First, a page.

- Can’t ignore that circadian rhythm:If Chiffon Margarine commercials have taught us anything — and, of course, they’ve taught us EVERYTHING — it’s that Mother Nature doesn’t think fooling her is very nice. The circadian rhythm controls an individual’s sleep patterns, and throwing it off too much could lead to the aforementioned health problems. While everyone’s rhythm obviously contains variants unique to their body’s wiring, external factors such as lighting levels and proximity to digital screens can throw it off, so those cheap fluorescent bulbs probably aren’t doing any more favors for the work force’s sleeping patterns than they are for its collective complexion. So, basically, withholding naptime means thumbing your nose at nature itself! Well, OK, that’s actually a pretty hyberbolic statement, but healthier offices that can afford the flexibility might want to consider letting employees get things done as their bodies intend. Provided they don’t go overboard and abuse the privilege, of course.
- Increased productivity:With all those physically and mentally alert employees running around, that usually means a direct spike in productivity. Kodiak Capital, NASA, Google, AOL, and Huffington Post all provide their hard-working staffers with rooms or pods specially designed for optimum naptime action. Nobody can accuse these companies of slacking off, and their success may very well stem from understanding and catering to natural sleep cycles. However, it seems like startups and technology (or technology-dependent) industries stand as the most likely to embrace sleeping on the job.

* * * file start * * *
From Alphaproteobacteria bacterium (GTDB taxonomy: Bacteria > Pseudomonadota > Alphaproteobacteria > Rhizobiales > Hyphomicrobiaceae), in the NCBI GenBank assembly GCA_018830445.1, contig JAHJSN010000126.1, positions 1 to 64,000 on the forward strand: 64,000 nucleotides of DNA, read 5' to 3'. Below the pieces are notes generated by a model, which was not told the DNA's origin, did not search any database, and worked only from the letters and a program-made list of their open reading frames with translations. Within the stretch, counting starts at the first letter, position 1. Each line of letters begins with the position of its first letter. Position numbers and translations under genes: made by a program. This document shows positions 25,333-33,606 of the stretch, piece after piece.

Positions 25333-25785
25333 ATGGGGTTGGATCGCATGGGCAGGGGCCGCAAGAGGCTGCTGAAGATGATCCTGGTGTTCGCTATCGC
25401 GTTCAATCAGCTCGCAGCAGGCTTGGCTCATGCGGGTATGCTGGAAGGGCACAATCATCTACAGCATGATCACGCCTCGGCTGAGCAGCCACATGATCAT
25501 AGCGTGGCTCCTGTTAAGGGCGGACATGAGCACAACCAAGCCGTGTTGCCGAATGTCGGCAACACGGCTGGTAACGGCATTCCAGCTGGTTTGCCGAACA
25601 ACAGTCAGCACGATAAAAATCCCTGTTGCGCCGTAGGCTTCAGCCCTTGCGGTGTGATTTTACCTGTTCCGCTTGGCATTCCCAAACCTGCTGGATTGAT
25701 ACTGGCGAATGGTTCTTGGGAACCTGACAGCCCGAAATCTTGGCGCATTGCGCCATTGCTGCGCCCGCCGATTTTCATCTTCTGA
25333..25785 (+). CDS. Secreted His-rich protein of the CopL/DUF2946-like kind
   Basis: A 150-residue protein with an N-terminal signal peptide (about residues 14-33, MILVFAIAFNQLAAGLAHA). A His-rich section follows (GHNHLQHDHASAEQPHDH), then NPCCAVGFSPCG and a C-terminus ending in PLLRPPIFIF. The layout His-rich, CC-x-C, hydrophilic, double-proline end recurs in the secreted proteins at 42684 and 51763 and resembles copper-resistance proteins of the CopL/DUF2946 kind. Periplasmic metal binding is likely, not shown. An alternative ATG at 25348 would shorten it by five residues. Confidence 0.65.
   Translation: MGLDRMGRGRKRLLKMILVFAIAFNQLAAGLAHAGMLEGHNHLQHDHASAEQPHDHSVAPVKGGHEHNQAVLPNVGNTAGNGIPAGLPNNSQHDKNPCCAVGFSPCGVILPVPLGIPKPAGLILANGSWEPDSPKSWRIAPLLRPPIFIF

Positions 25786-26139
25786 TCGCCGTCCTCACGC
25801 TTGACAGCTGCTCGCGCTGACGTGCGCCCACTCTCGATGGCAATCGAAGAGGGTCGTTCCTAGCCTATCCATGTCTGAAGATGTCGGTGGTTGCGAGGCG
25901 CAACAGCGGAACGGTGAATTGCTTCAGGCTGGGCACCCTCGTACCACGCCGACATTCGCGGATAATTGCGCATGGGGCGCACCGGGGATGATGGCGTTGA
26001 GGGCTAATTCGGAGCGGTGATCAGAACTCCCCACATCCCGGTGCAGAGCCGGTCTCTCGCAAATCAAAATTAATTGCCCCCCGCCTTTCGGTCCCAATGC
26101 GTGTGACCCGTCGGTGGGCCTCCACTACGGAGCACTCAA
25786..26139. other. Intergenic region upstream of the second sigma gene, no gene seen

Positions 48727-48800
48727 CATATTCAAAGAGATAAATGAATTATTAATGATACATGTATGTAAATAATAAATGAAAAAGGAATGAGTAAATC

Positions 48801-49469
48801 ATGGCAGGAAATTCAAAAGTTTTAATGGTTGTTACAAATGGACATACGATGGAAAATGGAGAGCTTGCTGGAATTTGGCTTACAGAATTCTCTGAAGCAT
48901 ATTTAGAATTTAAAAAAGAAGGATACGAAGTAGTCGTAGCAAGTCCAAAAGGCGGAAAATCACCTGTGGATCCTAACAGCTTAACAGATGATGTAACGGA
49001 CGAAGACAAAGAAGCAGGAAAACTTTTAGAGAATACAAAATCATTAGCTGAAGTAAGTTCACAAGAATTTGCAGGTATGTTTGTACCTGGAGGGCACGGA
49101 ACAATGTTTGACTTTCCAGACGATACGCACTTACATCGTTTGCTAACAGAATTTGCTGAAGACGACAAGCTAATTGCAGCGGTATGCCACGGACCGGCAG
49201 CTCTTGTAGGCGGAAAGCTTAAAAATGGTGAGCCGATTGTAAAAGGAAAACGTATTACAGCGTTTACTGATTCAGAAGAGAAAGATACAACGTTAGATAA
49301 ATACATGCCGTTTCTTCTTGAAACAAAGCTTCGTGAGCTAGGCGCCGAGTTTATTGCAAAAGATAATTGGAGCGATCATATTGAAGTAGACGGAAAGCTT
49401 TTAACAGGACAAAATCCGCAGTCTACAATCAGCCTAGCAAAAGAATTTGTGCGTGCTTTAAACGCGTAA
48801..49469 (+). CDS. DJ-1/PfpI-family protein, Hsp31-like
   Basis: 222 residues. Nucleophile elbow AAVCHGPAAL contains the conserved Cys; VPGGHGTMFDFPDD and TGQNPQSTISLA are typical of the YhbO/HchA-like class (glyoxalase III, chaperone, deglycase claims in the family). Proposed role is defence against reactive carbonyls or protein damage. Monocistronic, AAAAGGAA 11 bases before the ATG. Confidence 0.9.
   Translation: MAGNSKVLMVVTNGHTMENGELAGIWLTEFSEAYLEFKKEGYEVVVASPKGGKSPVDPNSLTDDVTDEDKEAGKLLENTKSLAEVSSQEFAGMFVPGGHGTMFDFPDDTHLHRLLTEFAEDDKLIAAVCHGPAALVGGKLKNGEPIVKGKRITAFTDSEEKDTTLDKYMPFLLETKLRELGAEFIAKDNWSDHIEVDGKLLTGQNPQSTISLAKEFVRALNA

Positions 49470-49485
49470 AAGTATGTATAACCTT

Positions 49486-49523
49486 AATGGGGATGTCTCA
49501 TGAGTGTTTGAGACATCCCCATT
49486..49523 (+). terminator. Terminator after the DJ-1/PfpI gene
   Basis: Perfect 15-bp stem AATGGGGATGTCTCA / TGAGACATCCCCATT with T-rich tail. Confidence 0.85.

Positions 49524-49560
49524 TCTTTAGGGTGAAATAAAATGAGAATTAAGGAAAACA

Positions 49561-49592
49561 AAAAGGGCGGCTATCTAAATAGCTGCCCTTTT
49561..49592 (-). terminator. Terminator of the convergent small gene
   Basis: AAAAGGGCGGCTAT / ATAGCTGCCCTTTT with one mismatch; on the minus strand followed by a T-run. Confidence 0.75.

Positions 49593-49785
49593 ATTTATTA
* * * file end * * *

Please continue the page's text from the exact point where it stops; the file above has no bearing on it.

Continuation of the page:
- Chances are, most employees aren’t getting enough sleep anyway:Generally, the human body needs around eight hours of sleep a night to perform at peak condition. But according to at least one study cited by ABC, most American adults only enjoy around 6.5 if they’re lucky. Everyone’s circadian rhythm is different, of course, but odds are high that at least one or two employees just aren’t sleeping well. While 15-to-20-minute naps won’t exactly make up for this deficit completely, sleep-hungry workers are sure to appreciate the refreshing gesture.
- Increases employee retention:Hiring and firing proves a nightmare flurry of paperwork and expended time, so anything to keep the troops in place will probably make the HR director quite happy indeed. The healthiest and happiest employees are the most likely to stick around and nurture a not-so-hostile work environment, while their stressed-out counterparts run the risk of causing issues or falling victim to distraction. Harried workers call in sick more often, which could easily cause them to fall further behind and piles on the anxieties. Isn’t it easier to just let them nap rather than deal with the whole hassle of finding a replacement? (Yes)
- Kindergartners get it, and they’re endless founts of energy:Seriously. Anyone with even two seconds of experience with a 5-year-old knows that even without a half-dozen Pixie Stix swirling around their system, they’re squiggly little scamps. If humans slow down and tire with age, why do they get to enjoy the magic of naptime, huh? It makes more sense to leave that perk to adults!